Actually, a 3"d x 5.5" long vent tunes a 2.75 cf box to 30 Hz, which is almost exactly perfect for your situation.

    That SD sub series was a good one. While I never tried the 10", I DID use the 8" in about 1.5 cf with the 70w amp, and the 12" in 3 cf with your 100w amp.

    Have fun.

    Leave a comment:


  • hotrod
    replied
    Re: Vas vs Box Volume

    I ordered the Dayton $78 300-802 -100 W @ 8 Ohms SA 100 sub amp and the Dayton $14 299-106- 10" sub.... While waiting on the order to arrive, I built the above mentioned 2.75 Cu Ft box and planned on using it as a sealed application..... When the order arrived, there was only an amp in the box.... The invoice said that the sub was "out of stock and discontinued"..... I called and reordered a Dayton $20 295-485- 10" sub..... this sub required a smaller box than the sub I originally ordered so I used a Port Size Calculator I found on the net I installed a 3" X 5.5" port.... supposedly tuned to 33 Hz.... Sounds really good, especially for less than $100.....

    Leave a comment:


  • Blooze
    replied
    Re: Vas vs Box Volume

    Originally posted by hotrod View Post
    Thanks for all of the help and responses... I think I'll go with 2.75 cu ft..... this should be a good trade-off in freq resp and power handling?
    Let us know how it works out. I purchased a pair of the 10" buyouts to add a couple of subs to my 2 way rig. I'm not looking for pounding bass, just something to fill in and smooth out the bottom end. I think I'm going to build a pair of 4 ft^3 boxes, so if I don't like these drivers I can upgrade to some of the LAB12's ported by just switching the front baffles.

    Leave a comment:


  • hotrod
    replied
    Re: Vas vs Box Volume

    Thanks for all of the help and responses... I think I'll go with 2.75 cu ft..... this should be a good trade-off in freq resp and power handling?

    Leave a comment:


  • daver
    replied
    Re: Vas vs Box Volume

    For that small of a box,

    Vb = 1.25 ft^3 (35.4 liter)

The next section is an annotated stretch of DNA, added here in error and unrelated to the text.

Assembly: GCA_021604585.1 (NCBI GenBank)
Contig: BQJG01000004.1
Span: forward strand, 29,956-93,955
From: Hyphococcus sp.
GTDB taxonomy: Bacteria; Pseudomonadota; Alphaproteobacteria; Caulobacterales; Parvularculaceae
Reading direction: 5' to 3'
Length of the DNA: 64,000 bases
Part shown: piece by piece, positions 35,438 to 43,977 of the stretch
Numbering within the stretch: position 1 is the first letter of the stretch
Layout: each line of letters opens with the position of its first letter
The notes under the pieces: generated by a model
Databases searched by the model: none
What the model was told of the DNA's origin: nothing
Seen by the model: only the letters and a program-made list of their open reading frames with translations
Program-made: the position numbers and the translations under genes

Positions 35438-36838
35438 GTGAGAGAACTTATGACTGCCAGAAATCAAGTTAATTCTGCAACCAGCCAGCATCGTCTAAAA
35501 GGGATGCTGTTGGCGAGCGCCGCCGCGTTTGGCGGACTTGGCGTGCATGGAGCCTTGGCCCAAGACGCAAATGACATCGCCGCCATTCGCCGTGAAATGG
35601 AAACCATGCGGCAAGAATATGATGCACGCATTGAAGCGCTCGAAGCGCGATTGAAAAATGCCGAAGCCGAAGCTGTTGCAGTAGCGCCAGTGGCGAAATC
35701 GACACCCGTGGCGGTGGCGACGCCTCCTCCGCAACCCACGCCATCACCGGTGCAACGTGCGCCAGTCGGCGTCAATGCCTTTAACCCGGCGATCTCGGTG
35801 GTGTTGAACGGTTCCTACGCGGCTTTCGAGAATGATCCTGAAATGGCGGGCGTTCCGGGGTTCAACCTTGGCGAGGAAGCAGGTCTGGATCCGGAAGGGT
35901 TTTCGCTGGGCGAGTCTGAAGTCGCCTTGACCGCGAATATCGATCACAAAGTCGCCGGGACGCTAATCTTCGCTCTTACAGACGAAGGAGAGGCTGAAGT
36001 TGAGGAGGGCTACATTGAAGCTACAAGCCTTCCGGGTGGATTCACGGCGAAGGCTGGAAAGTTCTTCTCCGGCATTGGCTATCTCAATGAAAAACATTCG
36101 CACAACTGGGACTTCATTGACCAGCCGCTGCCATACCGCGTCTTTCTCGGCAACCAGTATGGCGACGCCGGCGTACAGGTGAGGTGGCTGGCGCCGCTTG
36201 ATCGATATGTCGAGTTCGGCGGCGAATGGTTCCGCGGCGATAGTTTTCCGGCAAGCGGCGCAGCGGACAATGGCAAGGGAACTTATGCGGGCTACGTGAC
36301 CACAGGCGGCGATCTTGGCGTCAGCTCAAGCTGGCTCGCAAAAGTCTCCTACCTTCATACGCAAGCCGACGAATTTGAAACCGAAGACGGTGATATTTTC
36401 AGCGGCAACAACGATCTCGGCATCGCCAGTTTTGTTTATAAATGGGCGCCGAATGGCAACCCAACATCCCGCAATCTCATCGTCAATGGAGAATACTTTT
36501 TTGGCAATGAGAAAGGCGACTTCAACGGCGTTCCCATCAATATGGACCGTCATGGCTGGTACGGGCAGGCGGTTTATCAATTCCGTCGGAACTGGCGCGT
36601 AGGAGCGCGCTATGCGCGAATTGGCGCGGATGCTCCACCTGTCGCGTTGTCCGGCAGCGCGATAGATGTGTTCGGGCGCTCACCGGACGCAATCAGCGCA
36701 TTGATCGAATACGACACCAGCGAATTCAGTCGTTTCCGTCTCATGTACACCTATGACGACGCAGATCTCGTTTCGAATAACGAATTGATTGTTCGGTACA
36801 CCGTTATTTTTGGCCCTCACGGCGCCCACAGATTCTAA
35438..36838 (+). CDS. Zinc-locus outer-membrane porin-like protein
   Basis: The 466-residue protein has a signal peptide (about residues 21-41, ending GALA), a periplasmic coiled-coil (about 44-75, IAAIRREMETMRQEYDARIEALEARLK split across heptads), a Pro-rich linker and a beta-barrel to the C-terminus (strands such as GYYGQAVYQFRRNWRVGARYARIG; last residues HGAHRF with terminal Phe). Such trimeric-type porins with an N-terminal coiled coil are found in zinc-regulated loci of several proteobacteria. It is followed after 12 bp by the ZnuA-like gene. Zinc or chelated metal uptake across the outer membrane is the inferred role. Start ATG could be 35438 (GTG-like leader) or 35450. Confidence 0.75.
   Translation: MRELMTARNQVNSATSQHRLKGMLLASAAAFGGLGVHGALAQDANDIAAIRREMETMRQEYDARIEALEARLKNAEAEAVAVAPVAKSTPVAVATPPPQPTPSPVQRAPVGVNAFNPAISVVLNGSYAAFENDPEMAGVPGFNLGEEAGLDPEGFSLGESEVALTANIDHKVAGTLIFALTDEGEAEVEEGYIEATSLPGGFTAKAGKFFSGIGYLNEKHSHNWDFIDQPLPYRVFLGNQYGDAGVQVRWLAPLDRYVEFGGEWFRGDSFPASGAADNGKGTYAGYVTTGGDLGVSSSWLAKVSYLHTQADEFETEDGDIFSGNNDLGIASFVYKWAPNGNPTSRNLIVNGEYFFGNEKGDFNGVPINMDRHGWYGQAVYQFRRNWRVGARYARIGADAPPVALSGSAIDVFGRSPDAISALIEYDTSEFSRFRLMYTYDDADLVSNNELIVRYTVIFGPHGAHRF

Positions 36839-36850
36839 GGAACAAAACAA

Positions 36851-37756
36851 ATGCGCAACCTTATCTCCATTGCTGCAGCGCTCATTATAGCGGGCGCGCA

Qtc = 1.14
    Fc = 50.7 Hz
    F3 = 33.3 Hz
    F10 = 21.9 Hz

    Also, this higher Qtc creates a boomy peak of over +2 dB above sensitivity between about 50 and 80 Hz. (+2.5 dB centered at 60 Hz).

    Might be alright, if that's what you're looking for. Usually most prefer to have smoother bass response for home audio. Always tradeoffs between size, deep bass, and loudness.

    Leave a comment:


  • Chris Roemer
    replied
    Re: Vas vs Box Volume

    Originally posted by hotrod View Post
    Seems like this 10" needs a rather large box? I'm much more familiar with car audio subs where average 10" sub can work well with a .65-1.25 cu ft sealed box....

    In a (small, closed) car, the bottom end gets boosted by +12dB due to "cabin gain". You won't have that "in home". You CAN put this sub in a 1 cf box, but it won't reach flat down low if you due that.

    Not only THAT, but Vas, Fs, and Qts ultimately determine box size and extension.

    Leave a comment:


  • hotrod
    replied
    Re: Vas vs Box Volume

    Seems like this 10" needs a rather large box? I'm much more familiar with car audio subs where average 10" sub can work well with a .65-1.25 cu ft sealed box....

    Leave a comment:


  • hotrod
    replied
    Re: Vas vs Box Volume

    I was planning on using amp part # 300-784 from PE.... it is rated 70W @ 4 ohms..... I was going to wire the sub's 2 8-ohm coils parallel for 4 ohms....

    Thanks for the help....
    Last edited by hotrod; 11-18-2010, 07:30 PM.

    Leave a comment:


  • duanebro
    replied
    Re: Vas vs Box Volume

    When I model this sub in a 3cf box I see it hitting xmax at 20 watts. Does this match what you've seen? (I used winISD alpha)

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  • killersoundz
    replied
    Re: Vas vs Box Volume

    Originally posted by Chris Roemer View Post
    WinISD Pro (alpha) shows that it will reach 33 Hz in a 3 cf stuffed/sealed box, but at 33 Hz, it can bottom out with 15 watts at 109 dB.
    Mechanical power handling is just as important as anything else. It's a balancing act.

    Leave a comment: